A number of medical studies have been done since the last seasonal outbreak in 2013 that support natural supplementation with food as prevention against influenza. These studies are all the more important as outbreaks are being reported in several major U.S. cities, as well as in China, Taiwan, Mexico, and Ireland. When used in conjunction with other preventative measures such as the flu vaccine, natural supplementation has been shown to provide immune system support can be preventative or reduce the severity of infection.
Complications from influenza lead to hospitalization for more than 200,000 Americans. Globally, the flu causes 305 million severe cases with as many as 500,000 deaths. Strategies which can enhance resistance to flu infection, such as optimizing intake of essential nutrients and the use of some medicinal foods have been proposed as an effective means to boost immune function.
Though the majority suffers experience little more than a week of uncomfortable symptoms like fever and generalized weakness and fatigue, the flu can be deadly for certain segments of the population. Those most at risk for serious complications including death from influenza are children under the age of five, adults over the age of 65, pregnant women, and anyone with pre-existing conditions such as lung disease, emphysema, asthma, diabetes, or a compromised immune system.
Dr. Jennifer Feighner, M.D. of Marcus Daly Memorial Hospital states that the yearly flu vaccine is the most effective way to prevent contracting the virus, and many experts would agree with her. According to Feighner, the vaccine protects between 50 and 80 percent of those vaccinated. However, despite the availability of vaccines, the flu is still a considerable public health problem. With or without vaccination, natural immune support and supplementation may be an effective means of reducing the global rates of severe infection and mortality.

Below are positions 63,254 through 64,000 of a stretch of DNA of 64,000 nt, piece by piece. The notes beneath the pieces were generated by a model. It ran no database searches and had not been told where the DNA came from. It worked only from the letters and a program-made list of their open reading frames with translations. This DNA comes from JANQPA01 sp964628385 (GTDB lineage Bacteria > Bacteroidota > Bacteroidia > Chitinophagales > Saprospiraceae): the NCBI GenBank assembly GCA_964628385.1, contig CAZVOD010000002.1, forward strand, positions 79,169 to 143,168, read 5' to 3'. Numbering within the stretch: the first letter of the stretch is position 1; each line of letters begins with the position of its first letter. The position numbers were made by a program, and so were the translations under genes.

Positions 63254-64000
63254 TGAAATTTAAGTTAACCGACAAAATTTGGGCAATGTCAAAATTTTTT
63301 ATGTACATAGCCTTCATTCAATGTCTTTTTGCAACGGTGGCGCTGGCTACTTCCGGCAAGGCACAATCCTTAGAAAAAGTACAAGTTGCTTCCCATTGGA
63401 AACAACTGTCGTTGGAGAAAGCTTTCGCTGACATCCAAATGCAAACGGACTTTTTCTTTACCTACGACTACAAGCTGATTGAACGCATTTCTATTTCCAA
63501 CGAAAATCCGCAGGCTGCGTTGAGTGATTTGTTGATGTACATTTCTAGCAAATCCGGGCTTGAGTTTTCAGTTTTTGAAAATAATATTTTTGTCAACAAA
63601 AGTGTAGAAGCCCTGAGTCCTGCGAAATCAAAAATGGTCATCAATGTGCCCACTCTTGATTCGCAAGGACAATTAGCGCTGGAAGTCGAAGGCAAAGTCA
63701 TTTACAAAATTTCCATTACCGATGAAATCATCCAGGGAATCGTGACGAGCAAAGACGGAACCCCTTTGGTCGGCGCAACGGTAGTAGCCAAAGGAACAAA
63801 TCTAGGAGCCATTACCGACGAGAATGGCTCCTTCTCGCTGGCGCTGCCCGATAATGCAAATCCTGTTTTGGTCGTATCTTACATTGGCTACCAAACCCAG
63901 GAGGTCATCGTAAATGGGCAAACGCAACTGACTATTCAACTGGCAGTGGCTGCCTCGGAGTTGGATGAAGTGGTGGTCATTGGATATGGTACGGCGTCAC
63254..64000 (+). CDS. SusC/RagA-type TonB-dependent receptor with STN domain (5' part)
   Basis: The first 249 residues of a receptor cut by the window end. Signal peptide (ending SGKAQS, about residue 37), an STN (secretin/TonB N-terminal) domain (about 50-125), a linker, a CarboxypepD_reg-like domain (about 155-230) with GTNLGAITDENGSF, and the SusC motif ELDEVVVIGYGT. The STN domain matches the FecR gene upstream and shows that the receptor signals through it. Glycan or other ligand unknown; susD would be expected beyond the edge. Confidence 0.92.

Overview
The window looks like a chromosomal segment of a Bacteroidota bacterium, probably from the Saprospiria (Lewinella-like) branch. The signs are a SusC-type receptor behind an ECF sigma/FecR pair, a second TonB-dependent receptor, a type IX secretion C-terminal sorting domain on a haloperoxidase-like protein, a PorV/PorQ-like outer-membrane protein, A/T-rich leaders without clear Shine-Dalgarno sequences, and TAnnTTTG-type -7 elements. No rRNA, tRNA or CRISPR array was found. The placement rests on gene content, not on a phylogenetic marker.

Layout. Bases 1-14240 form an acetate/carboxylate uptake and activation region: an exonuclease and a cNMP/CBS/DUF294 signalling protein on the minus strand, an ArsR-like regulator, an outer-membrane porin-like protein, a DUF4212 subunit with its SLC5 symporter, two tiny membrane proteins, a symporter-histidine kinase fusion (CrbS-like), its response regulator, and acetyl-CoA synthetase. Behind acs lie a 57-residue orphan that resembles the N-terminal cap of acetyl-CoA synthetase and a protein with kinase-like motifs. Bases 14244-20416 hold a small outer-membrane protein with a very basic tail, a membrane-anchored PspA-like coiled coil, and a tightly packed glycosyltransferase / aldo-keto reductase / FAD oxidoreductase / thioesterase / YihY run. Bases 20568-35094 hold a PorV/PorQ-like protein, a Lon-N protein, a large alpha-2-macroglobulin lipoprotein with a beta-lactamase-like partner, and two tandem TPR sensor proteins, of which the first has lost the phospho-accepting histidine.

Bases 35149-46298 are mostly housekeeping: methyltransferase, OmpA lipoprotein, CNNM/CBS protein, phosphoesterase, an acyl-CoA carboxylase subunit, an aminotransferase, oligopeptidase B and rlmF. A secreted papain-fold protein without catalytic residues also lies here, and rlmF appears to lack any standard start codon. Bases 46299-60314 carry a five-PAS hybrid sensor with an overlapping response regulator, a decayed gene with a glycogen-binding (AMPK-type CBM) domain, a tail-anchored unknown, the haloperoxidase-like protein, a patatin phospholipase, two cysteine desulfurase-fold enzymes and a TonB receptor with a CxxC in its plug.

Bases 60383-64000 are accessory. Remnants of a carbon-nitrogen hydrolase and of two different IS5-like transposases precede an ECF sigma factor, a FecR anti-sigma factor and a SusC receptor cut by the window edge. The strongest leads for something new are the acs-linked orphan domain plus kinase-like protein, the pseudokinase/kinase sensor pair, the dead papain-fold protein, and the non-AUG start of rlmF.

For natural flu prevention and protection, Feighner recommends frequent hand washing, avoidance of touching one’s eyes, nose, and mouth, as well as coughing into one’s inner elbow. While these are all sound recommendations, new studies support a more proactive natural means of protection and even prevention of influenza with food.
Wolfberry, also commonly known as goji berry, is a traditional medicinal food of China which has been shown to improve immune response. In a study done on mice, goji berry supplementation was shown to increase the number of lymphocytes in a group of mice infected with the influenza compared to a placebo group. The results of the study suggested that dietary supplementation with goji berry has immunomudulating effects which could enhance the host’s defenses, and is able to reduce the severity of influenza infection.
In a recent study into the protective effects of seaweed extract in the elderly, researchers conducted a randomized, placebo-controlled, double-blind, single-center trial at a nursing home in Osaka, Japan. All participants were over 65 years and received the flu vaccine. The seaweed extract, which came from the widely available edible seaweed “wakame” demonstrated an ability to enhance immune responses to seasonal influenza by increasing antibody production.
Even more promising results were garnered from another study, which tested the ability of aged garlic extract to improve cold and flu symptoms. In this randomized, double-blind, placebo-controlled nutrition intervention aged garlic extract was shown to enhance immune cell function and reduce the severity of colds and flu. In each of these new studies natural supplementation with specific super-food extracts demonstrated support in influenza prevention. This is very encouraging information that has the potential to improve the outcomes of thousands of flu sufferers around the world.
By Mimi Mudd